But it's waaaay too complicated. Not just for kids, but for drama. A lot of people accused Cars of being an animated version of Doc Hollywood, to which I say "so what"? You got to know the characters—a whole town full of characters, so that it mattered whether or not Lightning stayed or went. It was squarely in the Pixar model of movies about service to community (cf. Disney films which are almost entirely about being yourself), so you had a struggle over what one wanted as an individual and what was right.

This movie almost sets it up that way. Mater is a rube, of course. And he embarrasses his friends. And he gets almost to the point of recognizing that he does and changing his ways, when everyone says he should be himself and the rest of the world needs to adapt to him. (Really? You shouldn't maybe hold that flatulence in until after you've met the Queen?)

That wouldn't necessarily be bad by itself, except that the whole thing is tied up in an Evil Big Oil plot. The Big Oil thing is neither here-nor-there, but the plot requires the introduction of a whole fleet of new characters. Notably, Michael Caine and Emily Mortimer play Finn McMissile and Holley Shiftwell, straight out of a 007 film.

But then there's the chief villain, half-a-dozen or more mook cars, Guido and Luigi's family in Italy, a new, snotty competitor for McQueen (voiced by John Turturro, who actually does a quite memorable turn), and there's just not really any room for much in the way of real dramatic storytelling.

The second major issue has to do with action.

The whole concept of Cars is fraught with all kinds of weird imponderables. When Tex Avery did his car and plane-based cartoons in the '50s, the anthropomorphosization of which was just like Cars, the implication was that cars were sort of biological creatures, having children and parental issues and what-not. Cars just sort of ignores the issue, but it's actually pretty central to the plot and concept of the "lemon".

What does this have to do with the action? Well, in order for Finn to impress us all these incredible spy things, we have to have a concept of what it is a car can do in the first place—what its limitations are, in other words, so that we can marvel at the extraordinary actions. Almost immediately, for example, a car falls off a high point into the water, and the fall kills him. Then Finn jumps into the water later and is not only fine, but able to turn into a (very Bond-esque) submarine.

Well, okay. Why not? There's a difference between falling and diving, and he's a spy and all that. But it kind of lampshades the whole problem: If there's going to be suspense that the audience can relate to, doesn't there need to be a way to grasp the limitations of the characters. (This is a really common action movie issue these days, at least for me, but they keep doing it.)

This ties into the third major issue, which has to do with mass. In the early days of animation, animators simply exploited their animated-ness: They'd have the characters use their own thought bubbles for rope, or climb up walls, or whatever. I'm sure it was entertaining for a while, but ultimately they had to come up with a kind of physics or they'd never have passed the phase of "Gee! Look! Animation!"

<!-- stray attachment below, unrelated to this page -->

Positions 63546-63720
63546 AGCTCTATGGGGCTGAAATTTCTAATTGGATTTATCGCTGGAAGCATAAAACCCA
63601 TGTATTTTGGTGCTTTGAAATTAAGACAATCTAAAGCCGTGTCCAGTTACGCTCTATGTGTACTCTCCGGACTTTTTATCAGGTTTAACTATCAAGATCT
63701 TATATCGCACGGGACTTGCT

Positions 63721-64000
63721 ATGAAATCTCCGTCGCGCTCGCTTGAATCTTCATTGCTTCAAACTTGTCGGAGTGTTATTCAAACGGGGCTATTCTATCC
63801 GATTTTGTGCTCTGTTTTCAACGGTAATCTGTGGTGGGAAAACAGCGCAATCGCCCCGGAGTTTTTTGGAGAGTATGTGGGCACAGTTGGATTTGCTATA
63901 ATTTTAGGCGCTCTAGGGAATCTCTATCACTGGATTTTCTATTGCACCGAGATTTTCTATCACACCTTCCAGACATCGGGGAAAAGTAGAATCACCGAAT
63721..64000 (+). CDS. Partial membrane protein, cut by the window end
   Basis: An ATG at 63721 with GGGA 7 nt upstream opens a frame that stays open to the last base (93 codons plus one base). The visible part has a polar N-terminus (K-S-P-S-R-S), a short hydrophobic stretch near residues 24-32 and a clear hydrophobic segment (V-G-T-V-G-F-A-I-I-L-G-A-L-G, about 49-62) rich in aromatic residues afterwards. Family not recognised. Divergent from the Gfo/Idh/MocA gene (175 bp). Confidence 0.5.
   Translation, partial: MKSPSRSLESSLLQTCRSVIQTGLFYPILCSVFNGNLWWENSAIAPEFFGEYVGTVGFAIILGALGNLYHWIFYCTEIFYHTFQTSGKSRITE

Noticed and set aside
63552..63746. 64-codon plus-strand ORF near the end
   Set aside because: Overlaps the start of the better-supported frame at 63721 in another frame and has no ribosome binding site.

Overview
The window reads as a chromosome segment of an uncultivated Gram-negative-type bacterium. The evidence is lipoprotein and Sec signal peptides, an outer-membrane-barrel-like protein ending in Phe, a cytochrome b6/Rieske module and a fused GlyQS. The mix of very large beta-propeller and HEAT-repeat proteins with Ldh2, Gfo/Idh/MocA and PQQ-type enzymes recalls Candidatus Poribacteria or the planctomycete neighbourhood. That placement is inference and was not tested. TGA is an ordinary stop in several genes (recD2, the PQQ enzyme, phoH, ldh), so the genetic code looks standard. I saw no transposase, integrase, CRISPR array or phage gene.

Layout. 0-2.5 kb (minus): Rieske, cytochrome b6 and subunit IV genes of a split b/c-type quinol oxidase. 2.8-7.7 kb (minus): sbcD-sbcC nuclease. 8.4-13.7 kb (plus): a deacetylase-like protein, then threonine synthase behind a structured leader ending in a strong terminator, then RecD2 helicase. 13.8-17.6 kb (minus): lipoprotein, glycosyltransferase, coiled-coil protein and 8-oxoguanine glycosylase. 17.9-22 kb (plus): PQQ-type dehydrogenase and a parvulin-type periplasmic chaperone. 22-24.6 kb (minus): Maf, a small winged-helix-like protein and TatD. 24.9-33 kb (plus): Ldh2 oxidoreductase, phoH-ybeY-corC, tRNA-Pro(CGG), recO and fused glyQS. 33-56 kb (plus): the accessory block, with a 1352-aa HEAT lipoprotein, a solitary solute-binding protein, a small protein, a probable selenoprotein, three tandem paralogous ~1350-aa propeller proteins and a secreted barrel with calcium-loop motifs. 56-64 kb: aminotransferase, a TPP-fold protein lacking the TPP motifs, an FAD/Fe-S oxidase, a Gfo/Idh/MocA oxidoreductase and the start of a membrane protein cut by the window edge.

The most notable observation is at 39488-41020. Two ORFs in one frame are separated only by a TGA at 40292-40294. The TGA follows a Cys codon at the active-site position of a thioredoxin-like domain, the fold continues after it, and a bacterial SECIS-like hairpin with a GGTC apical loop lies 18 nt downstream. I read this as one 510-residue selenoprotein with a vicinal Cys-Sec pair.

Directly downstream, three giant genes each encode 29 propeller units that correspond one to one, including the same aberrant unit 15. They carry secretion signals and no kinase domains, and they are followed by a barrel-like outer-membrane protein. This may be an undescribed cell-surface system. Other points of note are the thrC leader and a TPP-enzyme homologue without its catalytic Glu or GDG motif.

CGI, similarly, doesn't weigh anything. It's particularly conspicuous in action movies where the character is throwing something supposedly heavy around and it doesn't look real. And in low-rent CGI, you get a lot of gags like you'd see in primitive animation. Pixar has always been exquisitely careful about the physics of their films.

By the end of Cars 2, crap is flying around so fast it's just hard to invest in any of it. It's almost like the standard, crap summer action flick has infected Pixar.

Now, it's really not that bad. It's a little boring because of the points I've mentioned. And hugely disappointing after what must be the longest unbroken streak of great films in any movie studio's history. But this makes a modest stumble seem like a huge fall. It's not, of itself.

The Boy and The Flower declined to partake, but the Barb liked it. She wanted to see the original one right after, of course, but she didn't complain.

Monday, September 5, 2011

The Debt

The Israelis make some good movies, though much like us and the French, they tend to flagellate themselves rather a lot. Back in 2007, they made a film called The Debt, which never got released to theaters here but which captured the eye of someone here enough to encourage an English-language remake.

This was the last film made under the Miramax banner before its acquisition by Disney and with delays and (probably) dubious marketability, it's only now coming out, in the last gasp of summer. But, hey, Helen Mirren got spend a couple of years getting into character.

Which pays off.

The story is—and you can see this all in the trailer, no spoilers here—back in the '60s, Rachel, Stephan and David are sent behind the iron curtain in order to extract the Mengele-like character Dieter Vogel, who escaped capture after the war to set up a practice. The mission goes awry and the three are stuck behind enemy lines with no way out, and a hostile hostage to transport.

Now, since the movie is told in flashbacks 30 years later, we know they survive. But something else happened when they were out in the field, and it's something nobody knows about.

The Boy said, afterwards, that this was a remarkably suspenseful film considering you already knew that they lived through the adventure. This is true and a good storytelling trick: To create suspense even though the audience knows how it turns out.

Because we don't know exactly how it turned out. And the Devil is in the details, as it turns out. The '60s-era stuff is high tension, interesting and also creepy. There's a brief part that takes place in 1970 that is necessary but kind of unpleasant and sad. Then the rest takes place in '97, when the three character reunite as a book about their adventures has been written.